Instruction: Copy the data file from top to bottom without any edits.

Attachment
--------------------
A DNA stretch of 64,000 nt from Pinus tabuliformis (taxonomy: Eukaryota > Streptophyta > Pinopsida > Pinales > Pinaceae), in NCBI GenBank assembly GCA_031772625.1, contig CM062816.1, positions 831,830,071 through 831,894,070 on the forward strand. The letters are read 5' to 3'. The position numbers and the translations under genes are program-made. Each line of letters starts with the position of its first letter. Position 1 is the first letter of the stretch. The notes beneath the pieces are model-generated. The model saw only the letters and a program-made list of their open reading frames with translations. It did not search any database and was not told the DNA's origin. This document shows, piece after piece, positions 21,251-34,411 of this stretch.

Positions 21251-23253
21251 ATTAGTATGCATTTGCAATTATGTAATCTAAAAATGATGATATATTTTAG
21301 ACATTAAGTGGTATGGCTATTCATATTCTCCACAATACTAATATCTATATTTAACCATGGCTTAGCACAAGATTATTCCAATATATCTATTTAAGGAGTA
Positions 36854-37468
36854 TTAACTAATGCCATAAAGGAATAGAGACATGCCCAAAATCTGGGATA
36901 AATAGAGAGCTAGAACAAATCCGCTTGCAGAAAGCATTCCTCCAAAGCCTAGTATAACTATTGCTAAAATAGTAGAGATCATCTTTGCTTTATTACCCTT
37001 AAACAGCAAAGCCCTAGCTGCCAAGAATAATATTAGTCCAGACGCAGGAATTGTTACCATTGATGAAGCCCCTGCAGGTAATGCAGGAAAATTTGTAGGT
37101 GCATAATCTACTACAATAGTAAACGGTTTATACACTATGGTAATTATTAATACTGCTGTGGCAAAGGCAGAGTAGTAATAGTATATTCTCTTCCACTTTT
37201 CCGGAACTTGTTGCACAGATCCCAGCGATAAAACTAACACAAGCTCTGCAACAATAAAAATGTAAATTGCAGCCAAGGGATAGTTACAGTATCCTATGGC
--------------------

A DNA stretch of 64,000 nt from Pinus tabuliformis (taxonomy: Eukaryota > Streptophyta > Pinopsida > Pinales > Pinaceae), in NCBI GenBank assembly GCA_031772625.1, contig CM062816.1, positions 831,830,071 through 831,894,070 on the forward strand. The letters are read 5' to 3'. The position numbers and the translations under genes are program-made. Each line of letters starts with the position of its first letter. Position 1 is the first letter of the stretch. The notes beneath the pieces are model-generated. The model saw only the letters and a program-made list of their open reading frames with translations. It did not search any database and was not told the DNA's origin. This document shows, piece after piece, positions 21,251-34,411 of this stretch.

Positions 21251-23253
21251 ATTAGTATGCATTTGCAATTATGTAATCTAAAAATGATGATATATTTTAG
21301 ACATTAAGTGGTATGGCTATTCATATTCTCCACAATACTAATATCTATATTTAACCATGGCTTAGCACAAGATTATTCCAATATATCTATTTAAGGAGTA
Positions 36854-37468
36854 TTAACTAATGCCATAAAGGAATAGAGACATGCCCAAAATCTGGGATA
36901 AATAGAGAGCTAGAACAAATCCGCTTGCAGAAAGCATTCCTCCAAAGCCTAGTATAACTATTGCTAAAATAGTAGAGATCATCTTTGCTTTATTACCCTT
37001 AAACAGCAAAGCCCTAGCTGCCAAGAATAATATTAGTCCAGACGCAGGAATTGTTACCATTGATGAAGCCCCTGCAGGTAATGCAGGAAAATTTGTAGGT
37101 GCATAATCTACTACAATAGTAAACGGTTTATACACTATGGTAATTATTAATACTGCTGTGGCAAAGGCAGAGTAGTAATAGTATATTCTCTTCCACTTTT
37201 CCGGAACTTGTTGCACAGATCCCAGCGATAAAACTAACACAAGCTCTGCAACAATAAAAATGTAAATTGCAGCCAAGGGATAGTTACAGTATCCTATGGC